Moor Mother – Black Encyclopedia of the Air
The term ‘album’ falls short of adequately describing the beast that is Moor Mother’s Black Encyclopedia of the Air. More appropriately, it is poetry, performance, and sound art expertly woven into a collection of pieces that are as diverse as they are succinct. While all sounding ‘wet’ in essence, with a perceptible fluidity of effervescent noise, the songs range in composition from jazzier and traditionally structured to winding experimentation that could double as ambient overlaid with intense spoken word poetry. Lyrically, the album centers around black identity, though takes a decidedly less straightforward approach to the politics that surround it. The messaging of each song feels soulful and spiritual, rather than fiery, or rigid in its politics. On songs such as “Tarot”, with instrumentation that includes ethereal pipes as well as natural sounds of wind chimes and the rustling of leaves, we are offered a look into a sense of power stored in the trauma of generations. This sentiment of a deeply rooted power is foreshadowed on the opener, “Temporal Control of Light Echoes”, where Moor Mother talks of monsters, gods, and carrying “my mother, your mother, her mother / The mothеr in my womb.” Perhaps the richness of the album lies then in this penetrating power, down through generations, cutting through the noise, flowing as the interstitial fluid within the living breathing organism that is this record.
Low – Hey What
For years, Low has made a name for themselves by sticking to the quieter side of indie rock. On HEY WHAT, the duo breaks for the opposite realm of the sound barrier, yet still retains the simplistic sensibilities and folk influences that have remained since the beginning. When “White Horses” begins to stutter with static, it’s difficult to believe that this is even the same Low renowned in 90s slowcore. And yet, as soon as Sparhawk and Parker begin to harmonize, the message in the static reveals itself. Coming hot off the heels of Double Negative, in which the electronics and noise threaten to subsume the group’s fragile melody, HEY WHAT is a sharp rebuke of the desire to simply live quietly and hope the storm passes overhead with little damage. No matter how loud the droning becomes, Low’s vocals are stronger, re-affirming the humanity beneath. Nowhere is this shown to greater effect than the far-too-short “More” in which the feedback sounds as if it’s struggling to get free until those angelic voices come back in and wrangle it to a point where it doesn’t sound frightening anymore. In “Hey,” the whirring drones sound just like the storms that appear over great lakes and plains alike, but instead of a fearsome phenomenon, it’s almost comforting in its size. And, in what might be the best track of the album “Days Like These” where Sparhawk and Parker’s vocals are modulated into the drift, the country twang is only accentuated, lending emotion and passion to the message of striving for meaning in times that feel only more apocalyptic by the day. Low may not have the answers to these questions. But what they do have is the drive and motivation to inspire, to fight back against apathy and negligence with the determination that is inherent to the human condition.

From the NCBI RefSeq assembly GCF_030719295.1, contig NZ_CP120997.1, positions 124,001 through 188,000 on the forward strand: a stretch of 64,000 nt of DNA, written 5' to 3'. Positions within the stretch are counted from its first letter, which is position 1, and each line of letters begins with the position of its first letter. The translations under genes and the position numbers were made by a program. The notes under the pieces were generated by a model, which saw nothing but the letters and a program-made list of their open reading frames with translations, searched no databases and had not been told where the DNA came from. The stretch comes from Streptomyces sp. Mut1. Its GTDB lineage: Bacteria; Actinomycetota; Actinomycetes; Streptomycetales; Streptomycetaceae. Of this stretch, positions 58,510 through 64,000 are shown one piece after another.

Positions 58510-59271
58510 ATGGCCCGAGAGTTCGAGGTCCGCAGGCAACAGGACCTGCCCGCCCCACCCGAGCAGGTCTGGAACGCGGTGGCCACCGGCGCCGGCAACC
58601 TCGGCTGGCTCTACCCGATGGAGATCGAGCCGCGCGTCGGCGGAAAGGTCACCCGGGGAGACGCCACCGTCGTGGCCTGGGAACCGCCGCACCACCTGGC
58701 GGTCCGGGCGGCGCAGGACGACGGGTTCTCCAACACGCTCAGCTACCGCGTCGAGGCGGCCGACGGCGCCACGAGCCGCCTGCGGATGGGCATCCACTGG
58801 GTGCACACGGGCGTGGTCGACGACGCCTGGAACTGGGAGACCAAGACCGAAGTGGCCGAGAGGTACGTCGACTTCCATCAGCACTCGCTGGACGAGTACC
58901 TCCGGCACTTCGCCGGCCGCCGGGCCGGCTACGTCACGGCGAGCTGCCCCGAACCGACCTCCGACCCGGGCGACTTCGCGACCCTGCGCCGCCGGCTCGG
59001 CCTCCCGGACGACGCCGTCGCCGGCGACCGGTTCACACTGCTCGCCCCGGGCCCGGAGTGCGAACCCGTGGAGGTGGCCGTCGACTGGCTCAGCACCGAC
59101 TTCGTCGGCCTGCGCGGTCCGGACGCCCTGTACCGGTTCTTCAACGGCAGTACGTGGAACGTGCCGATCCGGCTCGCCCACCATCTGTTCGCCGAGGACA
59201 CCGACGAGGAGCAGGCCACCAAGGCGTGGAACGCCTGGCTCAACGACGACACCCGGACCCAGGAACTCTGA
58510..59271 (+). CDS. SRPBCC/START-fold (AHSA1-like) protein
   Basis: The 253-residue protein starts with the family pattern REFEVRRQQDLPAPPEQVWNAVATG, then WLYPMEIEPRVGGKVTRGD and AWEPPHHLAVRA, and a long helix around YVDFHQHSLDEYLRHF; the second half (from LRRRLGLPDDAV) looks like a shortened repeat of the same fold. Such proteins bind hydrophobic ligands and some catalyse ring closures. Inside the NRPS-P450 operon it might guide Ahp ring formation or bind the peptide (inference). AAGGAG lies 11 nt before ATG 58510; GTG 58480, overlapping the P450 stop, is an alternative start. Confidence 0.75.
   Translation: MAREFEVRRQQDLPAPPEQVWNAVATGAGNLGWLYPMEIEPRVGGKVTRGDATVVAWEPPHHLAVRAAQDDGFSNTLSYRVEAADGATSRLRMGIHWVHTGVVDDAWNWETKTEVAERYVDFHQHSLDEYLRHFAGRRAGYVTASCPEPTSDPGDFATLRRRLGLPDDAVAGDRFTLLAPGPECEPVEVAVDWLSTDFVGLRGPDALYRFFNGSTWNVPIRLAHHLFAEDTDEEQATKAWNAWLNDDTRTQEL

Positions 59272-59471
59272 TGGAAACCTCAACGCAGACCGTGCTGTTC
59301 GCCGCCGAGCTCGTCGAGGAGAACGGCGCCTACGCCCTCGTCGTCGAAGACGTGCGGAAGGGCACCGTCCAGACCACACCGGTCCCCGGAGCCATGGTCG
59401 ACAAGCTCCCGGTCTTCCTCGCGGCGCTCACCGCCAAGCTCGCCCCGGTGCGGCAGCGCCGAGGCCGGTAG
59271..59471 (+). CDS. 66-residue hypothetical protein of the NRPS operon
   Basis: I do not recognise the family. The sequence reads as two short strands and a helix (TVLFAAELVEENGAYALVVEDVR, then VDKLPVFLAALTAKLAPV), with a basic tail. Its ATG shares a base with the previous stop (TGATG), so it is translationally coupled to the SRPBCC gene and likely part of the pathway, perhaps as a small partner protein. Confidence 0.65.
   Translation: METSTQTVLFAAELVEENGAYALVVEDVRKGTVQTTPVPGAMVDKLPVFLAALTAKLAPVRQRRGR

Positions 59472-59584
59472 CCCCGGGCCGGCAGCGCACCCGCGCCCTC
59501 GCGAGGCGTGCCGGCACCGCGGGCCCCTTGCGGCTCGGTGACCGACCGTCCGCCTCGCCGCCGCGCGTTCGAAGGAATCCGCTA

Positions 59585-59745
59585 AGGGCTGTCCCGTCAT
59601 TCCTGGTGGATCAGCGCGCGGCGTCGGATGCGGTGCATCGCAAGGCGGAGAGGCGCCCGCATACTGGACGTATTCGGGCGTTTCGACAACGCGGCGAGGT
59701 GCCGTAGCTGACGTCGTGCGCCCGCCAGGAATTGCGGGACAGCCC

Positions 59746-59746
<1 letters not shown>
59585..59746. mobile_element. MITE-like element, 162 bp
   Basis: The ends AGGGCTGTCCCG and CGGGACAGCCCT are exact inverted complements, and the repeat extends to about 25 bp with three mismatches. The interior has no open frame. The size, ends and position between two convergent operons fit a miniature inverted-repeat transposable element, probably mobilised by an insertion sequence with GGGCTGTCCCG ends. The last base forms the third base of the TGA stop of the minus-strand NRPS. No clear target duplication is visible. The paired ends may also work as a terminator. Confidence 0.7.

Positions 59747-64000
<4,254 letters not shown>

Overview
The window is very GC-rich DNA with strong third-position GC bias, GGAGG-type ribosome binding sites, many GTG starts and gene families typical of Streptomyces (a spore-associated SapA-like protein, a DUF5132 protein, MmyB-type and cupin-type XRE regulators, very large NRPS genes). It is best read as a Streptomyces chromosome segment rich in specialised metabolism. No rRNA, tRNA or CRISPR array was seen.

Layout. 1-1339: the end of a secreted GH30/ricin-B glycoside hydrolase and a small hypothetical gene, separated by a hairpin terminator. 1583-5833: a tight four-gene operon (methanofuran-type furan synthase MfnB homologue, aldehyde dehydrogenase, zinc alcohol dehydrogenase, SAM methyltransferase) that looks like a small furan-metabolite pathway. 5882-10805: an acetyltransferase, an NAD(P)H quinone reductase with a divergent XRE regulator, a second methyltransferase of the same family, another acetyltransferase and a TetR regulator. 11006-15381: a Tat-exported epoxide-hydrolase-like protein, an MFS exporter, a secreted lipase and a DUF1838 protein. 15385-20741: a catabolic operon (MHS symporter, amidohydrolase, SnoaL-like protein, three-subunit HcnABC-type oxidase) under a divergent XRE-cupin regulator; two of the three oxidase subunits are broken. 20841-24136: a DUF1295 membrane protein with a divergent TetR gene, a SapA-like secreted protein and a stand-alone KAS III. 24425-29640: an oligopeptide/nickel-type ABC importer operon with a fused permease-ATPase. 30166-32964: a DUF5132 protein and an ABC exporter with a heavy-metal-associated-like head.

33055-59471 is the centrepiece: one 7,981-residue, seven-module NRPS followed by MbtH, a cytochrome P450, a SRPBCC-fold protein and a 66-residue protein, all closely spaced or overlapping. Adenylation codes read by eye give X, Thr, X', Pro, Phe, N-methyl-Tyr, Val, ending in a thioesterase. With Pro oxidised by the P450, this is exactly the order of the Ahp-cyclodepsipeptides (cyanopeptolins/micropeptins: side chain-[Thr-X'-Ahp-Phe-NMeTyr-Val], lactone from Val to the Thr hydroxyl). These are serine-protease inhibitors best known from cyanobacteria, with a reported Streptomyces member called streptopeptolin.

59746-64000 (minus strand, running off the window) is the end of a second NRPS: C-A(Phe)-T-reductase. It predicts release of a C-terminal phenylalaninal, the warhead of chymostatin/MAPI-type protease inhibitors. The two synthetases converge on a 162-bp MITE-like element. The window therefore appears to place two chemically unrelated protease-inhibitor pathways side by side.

Injury Reserve – By The Time I Get to Phoenix
On the newest album from Injury Reserve, rapper Ritchie with a T and producer Parker Corey carve out a new lane for themselves in experimental hip hop, as they grapple with the passing of founding member Stepa J Groggs. The results are unlike anything the group, or any other artist for that matter, have made before. From the confrontational opening track, they make it clear what the listener is in for–Ritchie strikes a battle rap stance over enveloping synth lines with a verse that verges on mad rambling in the best way possible. The second track and single, “Superman That” is more somber in tone–with heavily autotuned repetition of the words “Ain’t no saving me or you.” The beat here, as on most tracks that follow, is absolutely unhinged–shuffling drums and melodic lines that are as melancholy as they are groovy. Ritchie’s voice is more sultry and weathered than ever and often appears in ad-libbed grunts and moans in layers, ensuring each track is imbued with a sense of controlled chaos. On “Top Picks For You”, however, Ritchie pens his most direct verse to the late band member over a drumless beat –a poignant meditation on seeing Groggs’ recommended content on a streaming platform. Injury Reserve has always incorporated an interest in technology into their music, and this song places this theme in its saddest context. The first single, “Knees” is a beautifully heartswelling sendoff to the album before its final closing track, and contains one of the two Stepa J Groggs verses on the album–a patiently thoughtful meditation on growth. By The Time I Get to Houston signals an end of one era for Injury Reserve, and the start of a beautiful new one.
Petey – Lean Into Life